We caught up with Capetonian and Head Mechanic of Cannondale Factory Racing as he transits to Leogang for the UCI World Cup.
| INTERVIEW: Jazz Kuschke | IMAGES: Michele Mondini |
Bike guru extraordinaire and downright cool dude JP Jacobs has had a rollercoaster of a time over the past two years. From being unemployed to landing his first full factory gig with Specialized, then staying relevant through lockdown, then managing a radically shortened and frantic 2020 World Cup season. Then the biggest opportunity of his career to date came along in the form of the Head Mechanic position for the Cannondale Factory Racing program and he dived right in. As if that wasn’t wild enough, just a few days ago he was announced as the Manager, Coach and Mechanic for the SA Mountain Bike team at the Olympic Games. We got the lowdown.
Let’s jump right into the good vibes! The ‘gees’ on Cannondale Factory Racing seems super good, the team seems to have gelled really well. Was it easy for you to adapt to the new World Cup outfit? They definitely do believe in good vibes – work hard while having fun, that’s what we go by. So that being said, the transition was fairly smooth. I’ve been in and around the Cannondale crew a few times over the past few years, having helped them out at a few smaller races. I’ve also known Mani Fumic since he started coming to South Africa so it didn’t have that ‘new, new’ feel. We started off in December with a massive training camp in Stellenbosch, where we got together as a team for the first time, obviously, we’d had a little Zoom meeting and things like that, but that was the first time where we worked together fas a big unit. That’s when I really got to know Henrique and Mani and also got to figure out how they like their bikes’ setup. Obviously having Alan and Simon around made the transition a bit easier – knowing their riding style and the way they run their bikes made the initial workload a little bit less stressful.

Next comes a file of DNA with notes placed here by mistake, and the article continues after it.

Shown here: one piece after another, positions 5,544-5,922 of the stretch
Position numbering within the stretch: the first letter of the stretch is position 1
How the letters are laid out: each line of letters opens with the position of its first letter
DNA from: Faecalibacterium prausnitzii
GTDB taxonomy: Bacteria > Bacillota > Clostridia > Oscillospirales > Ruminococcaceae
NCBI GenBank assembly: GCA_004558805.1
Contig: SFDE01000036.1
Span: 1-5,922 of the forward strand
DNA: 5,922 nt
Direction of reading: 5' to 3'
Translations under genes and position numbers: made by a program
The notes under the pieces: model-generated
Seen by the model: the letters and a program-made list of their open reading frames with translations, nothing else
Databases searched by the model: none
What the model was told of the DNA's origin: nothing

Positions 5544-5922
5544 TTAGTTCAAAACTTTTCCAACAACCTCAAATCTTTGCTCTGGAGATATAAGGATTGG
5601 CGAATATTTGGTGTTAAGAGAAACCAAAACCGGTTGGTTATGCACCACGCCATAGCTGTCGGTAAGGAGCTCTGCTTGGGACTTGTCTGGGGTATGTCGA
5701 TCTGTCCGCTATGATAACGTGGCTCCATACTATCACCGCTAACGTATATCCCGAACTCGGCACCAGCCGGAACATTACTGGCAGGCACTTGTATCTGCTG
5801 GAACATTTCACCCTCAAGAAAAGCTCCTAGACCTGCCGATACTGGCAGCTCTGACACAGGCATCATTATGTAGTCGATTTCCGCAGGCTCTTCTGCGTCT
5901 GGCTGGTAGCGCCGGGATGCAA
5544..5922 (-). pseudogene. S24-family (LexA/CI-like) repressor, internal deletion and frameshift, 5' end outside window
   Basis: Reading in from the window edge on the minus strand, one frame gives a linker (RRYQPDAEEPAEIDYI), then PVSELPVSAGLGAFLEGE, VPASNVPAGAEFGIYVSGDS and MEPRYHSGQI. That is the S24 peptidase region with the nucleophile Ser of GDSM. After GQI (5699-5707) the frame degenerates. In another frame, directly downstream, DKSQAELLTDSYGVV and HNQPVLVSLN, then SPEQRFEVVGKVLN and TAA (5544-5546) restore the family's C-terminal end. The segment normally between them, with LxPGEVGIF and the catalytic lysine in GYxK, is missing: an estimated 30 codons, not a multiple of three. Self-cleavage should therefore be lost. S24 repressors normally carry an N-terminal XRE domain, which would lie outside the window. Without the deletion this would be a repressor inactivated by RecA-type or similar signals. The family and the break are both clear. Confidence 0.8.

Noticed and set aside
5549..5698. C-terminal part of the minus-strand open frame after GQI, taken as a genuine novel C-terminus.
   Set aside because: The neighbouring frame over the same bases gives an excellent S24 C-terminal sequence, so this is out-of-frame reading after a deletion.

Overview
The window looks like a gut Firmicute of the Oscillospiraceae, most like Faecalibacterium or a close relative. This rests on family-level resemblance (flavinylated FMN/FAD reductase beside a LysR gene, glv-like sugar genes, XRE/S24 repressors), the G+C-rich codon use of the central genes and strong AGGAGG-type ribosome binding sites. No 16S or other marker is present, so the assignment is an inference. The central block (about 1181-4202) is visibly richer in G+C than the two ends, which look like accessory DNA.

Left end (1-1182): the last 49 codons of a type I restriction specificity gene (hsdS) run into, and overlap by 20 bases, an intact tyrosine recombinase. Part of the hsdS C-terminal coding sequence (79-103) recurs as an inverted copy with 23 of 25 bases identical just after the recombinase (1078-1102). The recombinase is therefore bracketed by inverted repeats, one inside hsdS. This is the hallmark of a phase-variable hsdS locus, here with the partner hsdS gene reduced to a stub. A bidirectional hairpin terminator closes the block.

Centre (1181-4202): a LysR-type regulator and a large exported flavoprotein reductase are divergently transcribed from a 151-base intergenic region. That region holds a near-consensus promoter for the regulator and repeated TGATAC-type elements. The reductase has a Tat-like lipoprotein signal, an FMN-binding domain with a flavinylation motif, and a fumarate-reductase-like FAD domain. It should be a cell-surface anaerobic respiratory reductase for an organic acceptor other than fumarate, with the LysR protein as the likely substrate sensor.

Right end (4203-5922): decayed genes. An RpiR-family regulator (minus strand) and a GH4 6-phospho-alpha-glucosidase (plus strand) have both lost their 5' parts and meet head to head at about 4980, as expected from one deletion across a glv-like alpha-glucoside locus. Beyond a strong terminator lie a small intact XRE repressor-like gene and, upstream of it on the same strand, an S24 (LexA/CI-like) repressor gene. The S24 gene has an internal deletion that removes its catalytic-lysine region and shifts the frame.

Now, let’s talk a bit about the tech. From a wrenching point of view, how difficult was it getting to grips with the new bike and the Lefty? Switching bikes was definitely not as smooth as switching teams. My toolbox, techniques and work protocols were built around the Specialized which I was on from 2016 (I saw a couple of generations of Epics), equipped with SRAM. It was a big learning curve. Sure a bike is a bike, but to squeeze every inch of performance and free speed out of it so that these guys can race at the level they do, is a different ball game. I had to break the toolbox down, put all the tools on the ground and then build a Scalpel from the ground up, to see which tools were needed and which weren’t. With the Lefty, I was given one and told to take it apart. So I did some basic Lefty maintenance on the training camp with the help of Dan our team manager, who knows his way around some spanners (that really helped the confidence, thanks Dan!). It was pretty easy to find my way around it though, at first I thought it was quite a complex unit being air and damper in one leg – obviously, you think it’s a ticking time bomb with small parts everywhere, but meanwhile, it’s actually a beautifully simple damper system at the top and air piston at the bottom. In terms of tuneability, we have quite a wide range and things we can do to help the rider set it up to work best for him. All four riders have different riding styles and so different fork-tune preferences, it is quite nice to be able to offer them such a range of tweaks. On that note, Simon and Alan both adjusted to the new bike quite easily. Then, on our first block of the season in 2021 I spent two days with ‘Lefty Larry’ – the guru brains behind the fork. It was nice to sit with him and pull a Lefty apart, see how it works and see what you can do and can’t do. He showed me some quick race fixes and tweaks too. It was super helpful and insightful to be able to do that in ‘real life’ and not just over a Zoom call.